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suffering; and by mid-day death was manifestly approaching. Till about dark, she suffered greatly, yet knew me in the afternoon. Her consciousness, after the first two days, did not appear till Friday evening, when she gradually breathed with less difficulty, till, a few minutes before eleven, the wearied wheels of life stood still. Prayer was offered, with little intermission, especially during the latter hours of her life; and, as long as consciousness remained, the well-known sign of lifting up the hand expressed the exercise of the heart. As to myself,” adds Mr. Taylor, “I have been nearly unmanned. Mercy, I am thankful, has saved me from fretting or murmuring at what He does; but I cannot bear as formerly. The incessantly kind care with which she watched over me, and anticipated my wants and wishes, had so much of the devout heart in it, that I seemed to become dependent on her. I have a sympathizing Advocate and Saviour in heaven, and kind friends on earth, for whose sympathy and prayers I am truly thankful. Many of my friends are now gone before me.”
Shortly after the death of Mrs. Taylor, he paid a visit to London ; and, on his return, wrote to Mrs. Brown as follows :-“ October 16th, 1837. After a long and fine day's journey, I arrived at home before nine o'clock on Saturday evening. My sleep has continued very fair. Yesterday I preached twice, and met the Society; and could have done more. Thankfulness to God and to lis people ought to dwell in my heart, and be manifest in my life. The manner in which they surrounded me yesterday affected me. My health and spirits are improved a little, and I trust to be able to do some little work. To do it in prayerful dependence on Him whose work it is, and to obtain His blessing on it, are the important matters. The spirit of prayer, maintained and carried into everything, secures assistance and success.”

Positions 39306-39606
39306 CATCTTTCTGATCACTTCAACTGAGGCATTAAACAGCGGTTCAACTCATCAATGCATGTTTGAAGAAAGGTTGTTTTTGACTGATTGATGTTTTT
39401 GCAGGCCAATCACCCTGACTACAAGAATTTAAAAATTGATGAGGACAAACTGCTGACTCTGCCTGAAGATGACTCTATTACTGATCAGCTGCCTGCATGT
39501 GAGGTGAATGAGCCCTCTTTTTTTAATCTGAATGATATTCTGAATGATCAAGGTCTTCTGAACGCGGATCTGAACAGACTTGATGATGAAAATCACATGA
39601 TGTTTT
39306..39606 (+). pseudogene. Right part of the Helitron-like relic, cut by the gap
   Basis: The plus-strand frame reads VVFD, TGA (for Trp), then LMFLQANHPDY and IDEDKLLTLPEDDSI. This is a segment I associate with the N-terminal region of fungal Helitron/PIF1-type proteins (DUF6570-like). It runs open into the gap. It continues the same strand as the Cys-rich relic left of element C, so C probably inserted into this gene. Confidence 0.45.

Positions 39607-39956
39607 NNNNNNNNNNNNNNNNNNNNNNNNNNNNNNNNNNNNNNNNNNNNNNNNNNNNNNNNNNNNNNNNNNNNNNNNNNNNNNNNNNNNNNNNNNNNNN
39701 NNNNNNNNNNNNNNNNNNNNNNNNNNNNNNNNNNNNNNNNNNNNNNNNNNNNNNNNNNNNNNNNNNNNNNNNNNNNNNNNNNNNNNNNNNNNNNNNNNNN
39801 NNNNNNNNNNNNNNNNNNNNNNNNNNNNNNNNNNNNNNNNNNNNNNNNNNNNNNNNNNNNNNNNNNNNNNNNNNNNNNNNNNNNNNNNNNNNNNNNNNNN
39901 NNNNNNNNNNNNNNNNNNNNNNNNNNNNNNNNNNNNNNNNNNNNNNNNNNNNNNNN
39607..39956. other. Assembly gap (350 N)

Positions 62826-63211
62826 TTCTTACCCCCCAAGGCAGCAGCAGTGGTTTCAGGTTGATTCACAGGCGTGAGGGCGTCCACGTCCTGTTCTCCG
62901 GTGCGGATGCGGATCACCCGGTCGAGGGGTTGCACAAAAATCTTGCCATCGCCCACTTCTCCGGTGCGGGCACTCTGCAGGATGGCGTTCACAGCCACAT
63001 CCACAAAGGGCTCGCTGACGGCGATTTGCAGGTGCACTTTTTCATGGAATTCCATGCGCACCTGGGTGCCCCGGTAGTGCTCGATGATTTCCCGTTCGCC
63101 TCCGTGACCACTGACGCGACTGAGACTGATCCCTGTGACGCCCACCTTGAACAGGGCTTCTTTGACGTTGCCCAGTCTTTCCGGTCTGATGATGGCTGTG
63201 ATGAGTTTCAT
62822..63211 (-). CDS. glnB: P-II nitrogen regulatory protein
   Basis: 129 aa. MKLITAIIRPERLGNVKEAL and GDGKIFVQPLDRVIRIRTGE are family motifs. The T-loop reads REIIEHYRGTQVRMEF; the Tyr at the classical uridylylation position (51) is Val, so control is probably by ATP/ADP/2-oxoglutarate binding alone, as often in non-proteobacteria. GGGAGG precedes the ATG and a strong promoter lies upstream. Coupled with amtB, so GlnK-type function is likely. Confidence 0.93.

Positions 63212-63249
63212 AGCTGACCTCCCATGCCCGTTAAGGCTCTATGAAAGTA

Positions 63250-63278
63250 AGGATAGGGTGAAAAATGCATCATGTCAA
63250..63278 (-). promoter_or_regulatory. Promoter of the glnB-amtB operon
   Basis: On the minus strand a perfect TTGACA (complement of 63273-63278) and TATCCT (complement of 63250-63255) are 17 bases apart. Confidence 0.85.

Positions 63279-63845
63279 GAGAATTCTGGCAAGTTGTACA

November 16th, 1837, he writes,—"My sleep has been better, and my health has rather improved, since my return from London. Work does not exhaust me so much as it did. I am employing spared life, and other gifts, that the Master may, in the exercise of mercy, at last approve.
We see, as yet, not much fruit in this town and its neighbourhood. A few conversions, and a slow increase in our congregations, are not all that ought to be."